The Department of Labor Wednesday released its final fiduciary rule, which many employee benefit adviser firms and industry insiders across the country say could affect some adviser business models, but will likely have little impact on the work their firms produce. The complete impact of the rule remains to be seen, they agree.

“As an independent fiduciary adviser specializing in retirement plans, we believe the fiduciary rule will have very little impact on our business and service offering,” says Alex Assaley, managing principal of AFS 401(k). “Ultimately, we made the conscious decision many years ago to act in a fiduciary capacity because we truly believe it is important for employers and employees to receive objective and unbiased counsel for their retirement plan.”

With that in mind, he says, “I do understand the different business and compensation models in the industry today and believe many advisers and brokers will be significantly impacted by this rule. However, in reviewing the final regulation’s highlights, I think the DOL has worked very closely with many industry practitioners in an effort to construct a workable rule that best serves working Americans while also recognizing the importance of advisers and service providers in creating successful retirement plans.”

Namely, Assaley adds, “I commend the work that the National Association of Plan Advisers has done in providing guidance and opinion to the DOL and White House and think some specifics of the final regulations, such as the exemption of education and an implementation date of January 1, 2018 will allow for this sweeping regulation to be effectively implemented by the industry, and ultimately believe this will lead to a stronger private retirement system.”

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“As an independent fiduciary adviser specializing in retirement plans, we believe the fiduciary rule will have very little impact on our business and service offering."

Amy Evans, president of Colibri Insurance Services, and Tanya Boyd, president of Tanya Boyd and Associates, say they do not expect the DOL’s rule to affect their firms in any major capacity.

The ERISA Industry Committee says it is pleased with the finalized fiduciary rule, but remains skeptical about whether plan sponsors will incur additional costs or hurdles to provide retirement products.

ERIC submitted comments to the DOL requesting changes to the proposed rule to assist large employers in being able to educate their employees on retirement plan investments.

“ERIC is pleased that the Department of Labor adopted a number of our requests to ensure plan sponsors could continue to provide effective education materials on the importance of retirement savings and protect employees from being deemed a fiduciary who merely discusses the investment options with other employees,” says Will Hansen, senior vice president of Retirement Policy, ERIC. “What remains to be seen is how the financial industry will respond to this new rule and whether it will negatively impact the ability to obtain advice or increase the cost of such advice. What is clear is that all interested parties in the retirement system are hopeful the rule will strengthen access to a secure retirement for Americans.”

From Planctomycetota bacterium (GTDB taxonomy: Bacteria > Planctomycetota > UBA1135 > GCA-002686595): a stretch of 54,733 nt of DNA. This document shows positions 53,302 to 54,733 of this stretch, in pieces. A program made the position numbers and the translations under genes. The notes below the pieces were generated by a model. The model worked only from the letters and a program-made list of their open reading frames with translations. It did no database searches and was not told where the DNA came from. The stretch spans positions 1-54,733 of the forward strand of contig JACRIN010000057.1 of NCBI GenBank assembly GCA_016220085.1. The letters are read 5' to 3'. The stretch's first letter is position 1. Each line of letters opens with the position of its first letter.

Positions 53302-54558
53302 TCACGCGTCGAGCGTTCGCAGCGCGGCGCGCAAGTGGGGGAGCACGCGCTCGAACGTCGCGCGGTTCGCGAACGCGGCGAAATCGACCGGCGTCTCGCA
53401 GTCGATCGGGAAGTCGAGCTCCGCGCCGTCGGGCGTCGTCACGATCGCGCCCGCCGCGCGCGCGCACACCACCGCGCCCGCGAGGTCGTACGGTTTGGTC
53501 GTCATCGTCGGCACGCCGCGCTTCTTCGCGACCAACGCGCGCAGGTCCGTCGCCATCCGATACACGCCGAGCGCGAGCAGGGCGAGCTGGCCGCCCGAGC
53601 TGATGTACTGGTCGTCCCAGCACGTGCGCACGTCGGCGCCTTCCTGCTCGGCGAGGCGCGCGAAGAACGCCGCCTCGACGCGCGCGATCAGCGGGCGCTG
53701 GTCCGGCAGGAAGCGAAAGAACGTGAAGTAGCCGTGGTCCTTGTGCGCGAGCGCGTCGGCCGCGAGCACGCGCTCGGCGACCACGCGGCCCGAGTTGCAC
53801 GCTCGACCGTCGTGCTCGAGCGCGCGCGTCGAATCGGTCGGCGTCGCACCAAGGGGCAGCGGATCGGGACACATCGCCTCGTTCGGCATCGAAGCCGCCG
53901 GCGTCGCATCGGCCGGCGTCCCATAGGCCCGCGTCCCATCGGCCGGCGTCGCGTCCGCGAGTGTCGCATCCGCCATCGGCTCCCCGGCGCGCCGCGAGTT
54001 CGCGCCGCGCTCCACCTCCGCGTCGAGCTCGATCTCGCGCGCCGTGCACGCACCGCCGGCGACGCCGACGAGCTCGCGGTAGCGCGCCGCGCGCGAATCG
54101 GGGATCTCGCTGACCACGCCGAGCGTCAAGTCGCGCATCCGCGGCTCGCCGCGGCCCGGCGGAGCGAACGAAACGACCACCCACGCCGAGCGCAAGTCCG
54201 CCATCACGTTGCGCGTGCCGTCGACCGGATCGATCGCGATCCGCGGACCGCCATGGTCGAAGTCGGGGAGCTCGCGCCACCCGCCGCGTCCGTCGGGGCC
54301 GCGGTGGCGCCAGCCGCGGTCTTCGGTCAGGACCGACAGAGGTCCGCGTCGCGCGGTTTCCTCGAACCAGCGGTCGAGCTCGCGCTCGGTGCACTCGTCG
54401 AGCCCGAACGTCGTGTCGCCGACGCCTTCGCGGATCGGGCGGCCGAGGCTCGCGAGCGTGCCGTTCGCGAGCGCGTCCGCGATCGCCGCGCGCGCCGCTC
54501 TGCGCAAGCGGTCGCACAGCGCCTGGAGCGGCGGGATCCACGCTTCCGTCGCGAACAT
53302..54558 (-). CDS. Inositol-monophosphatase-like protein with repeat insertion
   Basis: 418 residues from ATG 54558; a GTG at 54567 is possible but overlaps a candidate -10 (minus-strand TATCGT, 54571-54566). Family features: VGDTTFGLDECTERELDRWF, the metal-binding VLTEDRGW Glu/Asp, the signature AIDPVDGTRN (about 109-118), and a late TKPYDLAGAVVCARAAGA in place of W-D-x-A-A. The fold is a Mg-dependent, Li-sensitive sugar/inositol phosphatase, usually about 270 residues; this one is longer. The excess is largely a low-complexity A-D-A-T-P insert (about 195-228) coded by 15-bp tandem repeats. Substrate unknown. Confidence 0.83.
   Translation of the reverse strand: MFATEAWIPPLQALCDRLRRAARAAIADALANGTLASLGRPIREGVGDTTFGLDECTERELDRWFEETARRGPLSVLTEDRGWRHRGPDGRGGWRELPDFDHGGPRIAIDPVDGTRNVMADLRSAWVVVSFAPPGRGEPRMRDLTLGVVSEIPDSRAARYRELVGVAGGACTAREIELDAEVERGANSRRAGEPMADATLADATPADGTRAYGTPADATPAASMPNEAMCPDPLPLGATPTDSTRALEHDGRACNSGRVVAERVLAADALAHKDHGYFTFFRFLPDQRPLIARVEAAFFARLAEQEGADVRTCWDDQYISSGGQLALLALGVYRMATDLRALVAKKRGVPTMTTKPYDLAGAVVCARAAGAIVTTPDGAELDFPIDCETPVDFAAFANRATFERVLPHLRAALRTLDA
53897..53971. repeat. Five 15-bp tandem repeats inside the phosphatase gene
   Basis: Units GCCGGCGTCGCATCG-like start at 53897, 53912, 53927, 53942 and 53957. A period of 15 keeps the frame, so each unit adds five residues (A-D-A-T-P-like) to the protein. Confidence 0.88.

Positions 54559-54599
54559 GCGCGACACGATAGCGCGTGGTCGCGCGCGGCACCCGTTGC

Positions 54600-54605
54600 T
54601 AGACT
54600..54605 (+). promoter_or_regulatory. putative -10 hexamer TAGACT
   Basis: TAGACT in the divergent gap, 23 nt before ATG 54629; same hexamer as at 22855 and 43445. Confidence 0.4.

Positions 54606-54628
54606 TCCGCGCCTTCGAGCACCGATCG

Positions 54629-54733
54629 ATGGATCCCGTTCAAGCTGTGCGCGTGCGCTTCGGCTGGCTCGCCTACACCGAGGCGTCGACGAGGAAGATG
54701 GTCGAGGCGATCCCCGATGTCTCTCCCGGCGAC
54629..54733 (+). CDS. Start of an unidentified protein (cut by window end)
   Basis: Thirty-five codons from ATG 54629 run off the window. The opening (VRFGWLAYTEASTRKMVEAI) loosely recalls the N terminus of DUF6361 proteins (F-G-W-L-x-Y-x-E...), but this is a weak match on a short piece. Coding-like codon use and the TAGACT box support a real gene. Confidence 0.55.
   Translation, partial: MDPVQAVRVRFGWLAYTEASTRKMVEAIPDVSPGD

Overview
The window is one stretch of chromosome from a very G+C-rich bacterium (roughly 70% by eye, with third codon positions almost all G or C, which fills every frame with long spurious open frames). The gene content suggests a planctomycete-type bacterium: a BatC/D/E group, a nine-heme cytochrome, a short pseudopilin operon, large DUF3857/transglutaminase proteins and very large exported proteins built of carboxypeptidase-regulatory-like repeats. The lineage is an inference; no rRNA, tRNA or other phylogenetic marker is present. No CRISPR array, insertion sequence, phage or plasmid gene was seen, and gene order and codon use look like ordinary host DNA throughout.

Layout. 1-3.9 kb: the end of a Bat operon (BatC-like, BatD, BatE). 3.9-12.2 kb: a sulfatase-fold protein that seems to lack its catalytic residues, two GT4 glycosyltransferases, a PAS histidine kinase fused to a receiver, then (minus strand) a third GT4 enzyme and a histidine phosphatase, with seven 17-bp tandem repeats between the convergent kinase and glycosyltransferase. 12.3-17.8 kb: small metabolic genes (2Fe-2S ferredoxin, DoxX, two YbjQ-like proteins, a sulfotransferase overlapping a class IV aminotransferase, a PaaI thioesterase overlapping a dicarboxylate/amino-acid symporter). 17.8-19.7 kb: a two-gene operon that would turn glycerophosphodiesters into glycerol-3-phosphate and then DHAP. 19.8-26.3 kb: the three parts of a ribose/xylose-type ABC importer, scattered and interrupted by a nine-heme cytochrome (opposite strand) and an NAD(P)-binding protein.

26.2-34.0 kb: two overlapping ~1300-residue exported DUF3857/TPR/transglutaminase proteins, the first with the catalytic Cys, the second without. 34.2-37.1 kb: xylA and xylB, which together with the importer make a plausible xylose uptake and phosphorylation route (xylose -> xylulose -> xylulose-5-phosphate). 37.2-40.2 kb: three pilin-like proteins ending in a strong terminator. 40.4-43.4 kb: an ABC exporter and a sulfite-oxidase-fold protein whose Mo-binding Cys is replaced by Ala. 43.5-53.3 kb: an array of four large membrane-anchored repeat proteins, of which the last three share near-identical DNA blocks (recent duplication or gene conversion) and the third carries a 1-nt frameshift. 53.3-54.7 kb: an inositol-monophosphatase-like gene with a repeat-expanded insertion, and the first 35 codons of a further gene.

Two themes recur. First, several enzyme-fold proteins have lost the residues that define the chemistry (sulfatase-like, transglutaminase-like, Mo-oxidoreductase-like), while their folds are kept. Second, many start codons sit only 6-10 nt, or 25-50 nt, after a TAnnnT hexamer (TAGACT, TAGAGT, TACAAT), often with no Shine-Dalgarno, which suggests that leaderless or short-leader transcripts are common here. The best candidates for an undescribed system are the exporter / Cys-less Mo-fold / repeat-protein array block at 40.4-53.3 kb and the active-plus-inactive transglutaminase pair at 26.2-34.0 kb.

James Klein, president of the American Benefits Council, says, “The final rule includes a number of revisions we requested that employers will appreciate, such as grandfathering past advice and recognizing that valuations are not fiduciary acts. We also are pleased that, as we recommended, the definition is not applicable to health and welfare plans where assets are not held in trust, although some details of this exemption are left unclear.”

“The bifurcated effective date of April 2017 and January 2018 is a helpful step,” he adds. “But given the number of open issues and need for further refinements we remain concerned that this will not be sufficient to implement the rules because so many operational processes, materials and agreements are affected.”

“The best interest of the consumer should remain the top priority for advisers and HR professionals alike, and it appears that this ruling is aiming to do just that – protect the consumer,” says Jeff Oldham, VP, Benefitstore, at Benefitfocus. But he adds that the additional time and financial resources required by the ruling “could have a negative impact on the industry if not handled with care.” Only time will tell, he says, “if these were resources well-spent, and what kind of benefit consumers will see in the long run.”

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